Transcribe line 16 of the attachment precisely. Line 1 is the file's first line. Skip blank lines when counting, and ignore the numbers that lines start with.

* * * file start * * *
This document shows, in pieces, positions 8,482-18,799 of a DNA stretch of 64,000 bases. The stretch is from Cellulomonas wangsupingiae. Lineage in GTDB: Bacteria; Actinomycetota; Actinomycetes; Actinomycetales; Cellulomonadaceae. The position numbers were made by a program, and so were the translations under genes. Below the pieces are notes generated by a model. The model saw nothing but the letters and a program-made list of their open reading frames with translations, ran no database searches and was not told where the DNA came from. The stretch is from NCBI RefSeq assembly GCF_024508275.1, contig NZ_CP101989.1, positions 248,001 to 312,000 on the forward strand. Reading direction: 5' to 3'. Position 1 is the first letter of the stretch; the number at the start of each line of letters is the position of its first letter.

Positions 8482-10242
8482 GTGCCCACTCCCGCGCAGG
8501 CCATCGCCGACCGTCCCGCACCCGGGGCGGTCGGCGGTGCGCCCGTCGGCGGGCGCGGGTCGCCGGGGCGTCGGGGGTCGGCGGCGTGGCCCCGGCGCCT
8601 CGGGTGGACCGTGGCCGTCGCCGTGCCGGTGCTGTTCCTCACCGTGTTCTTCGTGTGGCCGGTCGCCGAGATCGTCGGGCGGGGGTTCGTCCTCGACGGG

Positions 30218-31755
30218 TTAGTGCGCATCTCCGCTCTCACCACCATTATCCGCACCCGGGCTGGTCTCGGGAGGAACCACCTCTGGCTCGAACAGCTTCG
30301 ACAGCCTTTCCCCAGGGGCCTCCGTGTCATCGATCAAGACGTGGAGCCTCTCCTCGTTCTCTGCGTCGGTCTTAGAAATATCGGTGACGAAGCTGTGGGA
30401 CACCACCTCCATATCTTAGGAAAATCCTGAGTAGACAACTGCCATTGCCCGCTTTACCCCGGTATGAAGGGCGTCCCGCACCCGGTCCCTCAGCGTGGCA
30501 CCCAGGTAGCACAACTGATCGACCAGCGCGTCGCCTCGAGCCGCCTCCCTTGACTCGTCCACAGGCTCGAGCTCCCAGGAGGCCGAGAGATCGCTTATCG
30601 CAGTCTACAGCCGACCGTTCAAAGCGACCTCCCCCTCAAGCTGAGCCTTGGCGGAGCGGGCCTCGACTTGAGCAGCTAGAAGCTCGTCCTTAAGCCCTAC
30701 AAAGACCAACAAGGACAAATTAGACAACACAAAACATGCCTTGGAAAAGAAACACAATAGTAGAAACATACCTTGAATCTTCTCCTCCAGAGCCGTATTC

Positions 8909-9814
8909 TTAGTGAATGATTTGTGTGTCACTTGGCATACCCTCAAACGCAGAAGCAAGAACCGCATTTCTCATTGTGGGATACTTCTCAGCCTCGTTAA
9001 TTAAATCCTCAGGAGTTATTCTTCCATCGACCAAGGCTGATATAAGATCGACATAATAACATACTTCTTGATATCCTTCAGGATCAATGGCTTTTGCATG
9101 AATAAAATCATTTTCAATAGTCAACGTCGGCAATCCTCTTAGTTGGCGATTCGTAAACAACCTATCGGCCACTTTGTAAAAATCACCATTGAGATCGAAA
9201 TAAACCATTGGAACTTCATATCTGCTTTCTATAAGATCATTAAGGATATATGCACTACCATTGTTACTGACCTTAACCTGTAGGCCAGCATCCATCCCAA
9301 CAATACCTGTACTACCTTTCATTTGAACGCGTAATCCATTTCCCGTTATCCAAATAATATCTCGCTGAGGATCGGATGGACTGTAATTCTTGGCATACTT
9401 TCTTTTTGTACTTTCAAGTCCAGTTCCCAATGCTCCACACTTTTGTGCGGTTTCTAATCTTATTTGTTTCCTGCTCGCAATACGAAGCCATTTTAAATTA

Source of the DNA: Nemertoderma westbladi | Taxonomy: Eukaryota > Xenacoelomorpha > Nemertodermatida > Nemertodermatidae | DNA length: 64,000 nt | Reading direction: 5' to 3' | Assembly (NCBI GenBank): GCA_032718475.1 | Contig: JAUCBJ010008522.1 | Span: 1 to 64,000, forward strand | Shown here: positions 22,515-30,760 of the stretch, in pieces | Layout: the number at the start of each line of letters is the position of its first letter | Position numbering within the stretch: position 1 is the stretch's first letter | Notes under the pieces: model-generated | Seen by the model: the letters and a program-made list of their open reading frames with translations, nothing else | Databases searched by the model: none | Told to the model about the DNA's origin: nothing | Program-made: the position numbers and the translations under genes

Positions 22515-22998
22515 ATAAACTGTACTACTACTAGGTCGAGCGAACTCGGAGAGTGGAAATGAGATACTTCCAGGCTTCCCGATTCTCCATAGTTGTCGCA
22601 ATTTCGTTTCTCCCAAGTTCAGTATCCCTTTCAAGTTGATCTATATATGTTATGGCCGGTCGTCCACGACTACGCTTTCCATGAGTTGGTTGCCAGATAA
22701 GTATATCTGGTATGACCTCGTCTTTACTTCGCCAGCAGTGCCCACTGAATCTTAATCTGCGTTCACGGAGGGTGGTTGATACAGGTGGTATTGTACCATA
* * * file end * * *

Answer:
9101 AATAAAATCATTTTCAATAGTCAACGTCGGCAATCCTCTTAGTTGGCGATTCGTAAACAACCTATCGGCCACTTTGTAAAAATCACCATTGAGATCGAAA